PMEL Earth-Ocean Interactions Program logo National Oceanic and Atmospheric Administration Pacific Marine Environmental Laboratory Earth-Ocean Interactions Program
. History of hydrothermal plume studies at PMEL
. diagram of seafloor spreading, click for full size Study areas in the NE Pacific.
(click for full size)

Systematic annual surveys of hydrothermal plumes over the Juan de Fuca Ridge began in 1984. In 1986, when a very impressive, large, nearly circular plume ("megaplume") was discovered over the northern portion of the Cleft segment on the Juan de Fuca Ridge, the impact of episodic volcanic events on hydrothermal activity was realized. As a result of this discovery, the EOI Program began to emphasize the importance of long-term monitoring the hydrothermal environment at this site. This includes annual CTD/chemical surveys, acoustic monitoring to listen for seismic activity along the Juan de Fuca and Gorda Ridges, moored sensors to provide time series records of temperature, optical properties and currents in the water overlying the ridge, and preparedness for rapid response in the event seismic activity indicates a volcanic eruption is in progress. 

We have been increasingly better prepared to respond to and observe the effects of each event between 1986 and 1998, starting with the fortuitous observation of an event plume (Cleft Segment, 1986) to having a full set of moored instruments monitoring the seafloor and overlying water during the entire period prior to, during and for some time after an event (Axial Volcano, 1998). As a result, we've been able to develop the concept of and begin to implement the New Millenium Observatory (NeMO) in order to examine the relationships between volcanic events and the chemistry and distribution of hydrothermal vents, particularly in regard to their influence on the microbial biosphere that depend on them below the seafloor.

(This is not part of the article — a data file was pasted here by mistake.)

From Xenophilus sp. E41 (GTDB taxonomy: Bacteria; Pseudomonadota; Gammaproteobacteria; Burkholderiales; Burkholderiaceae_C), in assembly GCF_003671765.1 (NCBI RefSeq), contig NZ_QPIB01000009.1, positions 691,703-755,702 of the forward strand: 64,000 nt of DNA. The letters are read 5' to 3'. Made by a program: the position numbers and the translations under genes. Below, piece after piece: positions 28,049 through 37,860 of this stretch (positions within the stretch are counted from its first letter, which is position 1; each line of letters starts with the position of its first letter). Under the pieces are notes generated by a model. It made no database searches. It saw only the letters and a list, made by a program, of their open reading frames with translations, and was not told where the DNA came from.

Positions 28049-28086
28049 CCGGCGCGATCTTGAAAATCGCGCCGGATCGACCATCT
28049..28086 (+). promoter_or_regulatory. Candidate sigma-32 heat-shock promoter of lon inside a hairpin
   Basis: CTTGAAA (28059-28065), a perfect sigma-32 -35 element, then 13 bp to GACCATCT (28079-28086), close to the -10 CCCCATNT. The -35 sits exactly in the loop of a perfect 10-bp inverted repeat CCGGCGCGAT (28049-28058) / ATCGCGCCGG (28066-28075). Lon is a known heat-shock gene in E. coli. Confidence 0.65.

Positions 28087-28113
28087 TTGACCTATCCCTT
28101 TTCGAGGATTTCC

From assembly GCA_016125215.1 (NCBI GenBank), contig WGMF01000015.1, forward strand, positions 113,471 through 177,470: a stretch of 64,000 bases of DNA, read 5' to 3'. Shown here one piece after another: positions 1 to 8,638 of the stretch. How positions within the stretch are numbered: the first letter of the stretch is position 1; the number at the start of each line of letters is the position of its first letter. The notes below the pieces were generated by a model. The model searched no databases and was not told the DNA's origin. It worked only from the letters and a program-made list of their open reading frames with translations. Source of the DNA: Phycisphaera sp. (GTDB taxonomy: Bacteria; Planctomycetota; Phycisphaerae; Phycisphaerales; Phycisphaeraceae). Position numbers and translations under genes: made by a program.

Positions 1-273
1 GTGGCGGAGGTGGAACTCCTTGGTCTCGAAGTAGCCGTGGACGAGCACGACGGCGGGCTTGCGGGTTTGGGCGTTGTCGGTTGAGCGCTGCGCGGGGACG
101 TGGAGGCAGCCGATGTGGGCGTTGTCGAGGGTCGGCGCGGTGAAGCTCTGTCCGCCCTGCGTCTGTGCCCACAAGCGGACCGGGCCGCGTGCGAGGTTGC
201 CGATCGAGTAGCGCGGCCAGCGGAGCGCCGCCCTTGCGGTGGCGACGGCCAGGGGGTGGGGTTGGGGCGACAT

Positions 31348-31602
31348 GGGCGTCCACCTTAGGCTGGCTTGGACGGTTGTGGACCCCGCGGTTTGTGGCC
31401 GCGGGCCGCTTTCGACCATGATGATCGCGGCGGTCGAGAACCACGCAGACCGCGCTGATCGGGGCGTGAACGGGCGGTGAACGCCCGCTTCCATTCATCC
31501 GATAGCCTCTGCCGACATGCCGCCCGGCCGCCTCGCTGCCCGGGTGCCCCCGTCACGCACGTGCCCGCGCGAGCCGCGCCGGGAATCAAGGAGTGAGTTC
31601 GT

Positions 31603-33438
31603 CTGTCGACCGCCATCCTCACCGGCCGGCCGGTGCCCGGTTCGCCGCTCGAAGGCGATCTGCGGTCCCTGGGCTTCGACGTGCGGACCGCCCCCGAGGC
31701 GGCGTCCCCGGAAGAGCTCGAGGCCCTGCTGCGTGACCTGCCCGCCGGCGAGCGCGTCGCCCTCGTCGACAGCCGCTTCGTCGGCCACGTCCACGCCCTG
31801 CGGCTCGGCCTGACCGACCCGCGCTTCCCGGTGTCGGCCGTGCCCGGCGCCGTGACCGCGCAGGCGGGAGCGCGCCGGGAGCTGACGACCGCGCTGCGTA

What we've been learning about hydrothermal systems at our nearby off-shore laboratory has had significance to the broader context of global hydrothermal processes as well, so another goal of this program has been to assess the contribution of hydrothermal discharge to global chemical and thermal budgets. Collaborations with non-NOAA researchers, and the development of innovative instruments to facilitate these collaborations has been an important element for pursuing this research efficiently. 

  Hydrothermal Plumes:
What are hydrothermal plumes? | Why Study? | History | Study Areas | Methods